Further deconstruction of Resistance Rolls/Saving Throws.

I wanted to touch upon the subject of Resistance Rolls again, after a couple of discussion HERE & HERE and over at the FORUMS.

To start off, my “Deconstruction” articles are about stepping outside the box, and YOUR mental model built over 30+ years (based on the average age of the blog participants).

The basis for RR/Saving Throws were built out out of early war game mechanics. But even now they are so built into RPG systems that it’s hard not to use them in any future iteration. Let’s try?

Unless you want a early rpg “hand wave” mechanism to allow a player to avoid a mortal result (which can be dealt with via fate points) than we should apply a realistic approach to saving throws? ie verisimilitude.

So what should a character be allowed to save against? Should RR/ST be level based? Can we identify what certain types of attacks would require a “save”?

Physical biological attacks. Poison/disease/nano-particles/etc. Obviously this is a real, physical attack. It seems clear that a “constitution”, “hardiness”, “toughness” factor be applied to that.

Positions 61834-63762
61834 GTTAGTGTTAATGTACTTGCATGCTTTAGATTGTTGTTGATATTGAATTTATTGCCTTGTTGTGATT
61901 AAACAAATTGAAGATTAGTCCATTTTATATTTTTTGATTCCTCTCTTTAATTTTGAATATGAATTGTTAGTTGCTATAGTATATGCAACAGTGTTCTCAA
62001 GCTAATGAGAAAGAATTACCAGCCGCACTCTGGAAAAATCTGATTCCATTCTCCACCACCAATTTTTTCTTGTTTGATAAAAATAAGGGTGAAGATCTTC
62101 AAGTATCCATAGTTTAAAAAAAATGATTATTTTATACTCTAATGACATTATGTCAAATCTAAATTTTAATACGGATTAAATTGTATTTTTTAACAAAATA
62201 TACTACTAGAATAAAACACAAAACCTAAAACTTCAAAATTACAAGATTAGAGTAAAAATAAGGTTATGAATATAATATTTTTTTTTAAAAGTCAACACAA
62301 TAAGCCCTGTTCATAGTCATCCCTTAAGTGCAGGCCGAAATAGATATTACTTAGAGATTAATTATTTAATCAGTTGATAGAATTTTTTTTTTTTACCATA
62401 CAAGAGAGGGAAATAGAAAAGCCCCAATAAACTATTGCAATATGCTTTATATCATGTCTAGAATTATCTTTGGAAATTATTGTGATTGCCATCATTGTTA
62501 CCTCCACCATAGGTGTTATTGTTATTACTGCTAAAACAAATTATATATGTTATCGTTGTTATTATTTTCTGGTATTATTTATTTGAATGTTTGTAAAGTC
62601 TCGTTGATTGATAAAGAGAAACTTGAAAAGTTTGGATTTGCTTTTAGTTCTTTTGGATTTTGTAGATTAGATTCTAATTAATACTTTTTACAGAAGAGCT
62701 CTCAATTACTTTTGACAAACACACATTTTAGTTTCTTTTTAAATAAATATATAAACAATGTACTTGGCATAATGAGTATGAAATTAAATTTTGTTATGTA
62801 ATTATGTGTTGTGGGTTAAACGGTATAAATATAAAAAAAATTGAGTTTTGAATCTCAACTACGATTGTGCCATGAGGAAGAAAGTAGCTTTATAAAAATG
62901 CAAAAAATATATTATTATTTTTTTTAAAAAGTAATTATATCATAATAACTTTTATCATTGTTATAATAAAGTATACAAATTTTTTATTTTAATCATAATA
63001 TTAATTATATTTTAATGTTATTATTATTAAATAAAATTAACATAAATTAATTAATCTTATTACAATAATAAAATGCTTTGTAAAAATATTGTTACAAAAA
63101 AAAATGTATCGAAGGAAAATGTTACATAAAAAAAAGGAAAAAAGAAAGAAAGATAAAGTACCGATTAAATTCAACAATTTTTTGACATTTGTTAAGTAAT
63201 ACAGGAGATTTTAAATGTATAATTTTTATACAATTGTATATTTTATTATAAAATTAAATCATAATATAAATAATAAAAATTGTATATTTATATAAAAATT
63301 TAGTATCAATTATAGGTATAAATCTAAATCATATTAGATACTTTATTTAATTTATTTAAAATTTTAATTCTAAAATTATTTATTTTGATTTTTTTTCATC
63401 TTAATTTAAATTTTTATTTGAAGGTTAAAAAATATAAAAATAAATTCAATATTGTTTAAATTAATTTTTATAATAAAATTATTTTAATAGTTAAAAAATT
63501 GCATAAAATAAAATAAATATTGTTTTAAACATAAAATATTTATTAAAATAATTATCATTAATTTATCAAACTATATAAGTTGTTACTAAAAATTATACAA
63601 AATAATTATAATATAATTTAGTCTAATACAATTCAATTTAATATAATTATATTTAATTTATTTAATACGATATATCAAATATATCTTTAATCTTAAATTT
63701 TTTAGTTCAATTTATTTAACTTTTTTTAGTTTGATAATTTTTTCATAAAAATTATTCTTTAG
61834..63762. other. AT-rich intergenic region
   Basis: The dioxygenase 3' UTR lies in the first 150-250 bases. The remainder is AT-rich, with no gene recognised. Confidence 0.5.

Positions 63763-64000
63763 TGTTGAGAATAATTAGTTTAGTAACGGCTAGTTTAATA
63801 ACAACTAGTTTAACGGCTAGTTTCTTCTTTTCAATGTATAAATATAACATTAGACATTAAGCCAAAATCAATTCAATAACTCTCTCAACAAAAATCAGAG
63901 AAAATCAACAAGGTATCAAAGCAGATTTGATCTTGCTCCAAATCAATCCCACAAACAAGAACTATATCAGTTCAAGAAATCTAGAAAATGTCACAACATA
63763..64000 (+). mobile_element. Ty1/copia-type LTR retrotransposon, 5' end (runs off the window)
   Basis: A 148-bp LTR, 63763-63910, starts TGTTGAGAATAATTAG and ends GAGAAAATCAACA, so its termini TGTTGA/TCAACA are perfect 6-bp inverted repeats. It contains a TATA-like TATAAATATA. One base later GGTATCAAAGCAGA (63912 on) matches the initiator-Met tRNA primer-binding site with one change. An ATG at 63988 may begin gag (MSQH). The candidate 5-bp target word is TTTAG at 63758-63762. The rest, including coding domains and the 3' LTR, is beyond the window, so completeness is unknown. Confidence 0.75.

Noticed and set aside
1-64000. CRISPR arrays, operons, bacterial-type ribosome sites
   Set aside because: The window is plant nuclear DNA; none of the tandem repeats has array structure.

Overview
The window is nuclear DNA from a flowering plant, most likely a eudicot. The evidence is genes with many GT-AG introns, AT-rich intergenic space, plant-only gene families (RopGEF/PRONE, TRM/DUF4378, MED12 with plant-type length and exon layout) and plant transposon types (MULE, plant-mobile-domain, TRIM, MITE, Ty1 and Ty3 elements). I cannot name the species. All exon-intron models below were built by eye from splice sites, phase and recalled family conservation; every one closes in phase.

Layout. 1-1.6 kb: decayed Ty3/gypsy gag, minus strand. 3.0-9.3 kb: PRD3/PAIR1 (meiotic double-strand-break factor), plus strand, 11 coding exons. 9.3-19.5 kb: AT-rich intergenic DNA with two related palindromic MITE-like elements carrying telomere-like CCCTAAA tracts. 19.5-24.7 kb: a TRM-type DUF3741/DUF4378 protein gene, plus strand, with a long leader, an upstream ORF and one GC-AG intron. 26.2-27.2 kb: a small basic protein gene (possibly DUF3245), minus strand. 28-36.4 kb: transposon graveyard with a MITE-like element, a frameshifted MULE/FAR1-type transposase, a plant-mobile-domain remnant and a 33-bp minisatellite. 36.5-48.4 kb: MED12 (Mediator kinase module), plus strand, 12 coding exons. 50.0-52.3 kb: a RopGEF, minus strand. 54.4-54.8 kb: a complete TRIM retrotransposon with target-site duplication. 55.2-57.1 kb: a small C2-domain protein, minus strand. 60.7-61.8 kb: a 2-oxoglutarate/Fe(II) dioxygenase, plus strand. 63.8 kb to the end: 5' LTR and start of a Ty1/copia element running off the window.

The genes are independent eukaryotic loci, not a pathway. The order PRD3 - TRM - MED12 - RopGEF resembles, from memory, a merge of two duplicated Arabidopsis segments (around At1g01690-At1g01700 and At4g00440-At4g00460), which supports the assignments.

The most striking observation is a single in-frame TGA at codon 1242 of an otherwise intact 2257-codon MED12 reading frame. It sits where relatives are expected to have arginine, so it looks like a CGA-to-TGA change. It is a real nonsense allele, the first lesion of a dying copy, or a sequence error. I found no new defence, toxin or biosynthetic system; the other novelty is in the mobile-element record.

Surprise/Dis-orientation. Most RPG’s treat these differently, but the ability to maintain clarity in quick, off-setting, or dis-orienting circumstances are separate from other abilities. Should there be a RR vs. Stun or other dis-orienting factors? Rolemaster places importance on stuns in it’s critical results; but it also can be a game changer. Should there be a RR vs. Stun given it’s impact on combat?

Physical Trauma. If you want a less specific game play, than a roll vs. shock might work. Is that constitution, endurance, will power or something else?

Mind Manipulation. Whether a sleep spell, mind reading or other than “will” comes into play. I think its reasonable to set up a “war of wills” for mind intrusion whether that is mind reading, patterning, charm or other types of personality or mental influence.

Unwanted physical manipulation. Do you “resist” spells or other actions that change your body or physical being? Is that the same as a mind/will resistance or should it be a physical or physical trauma attack?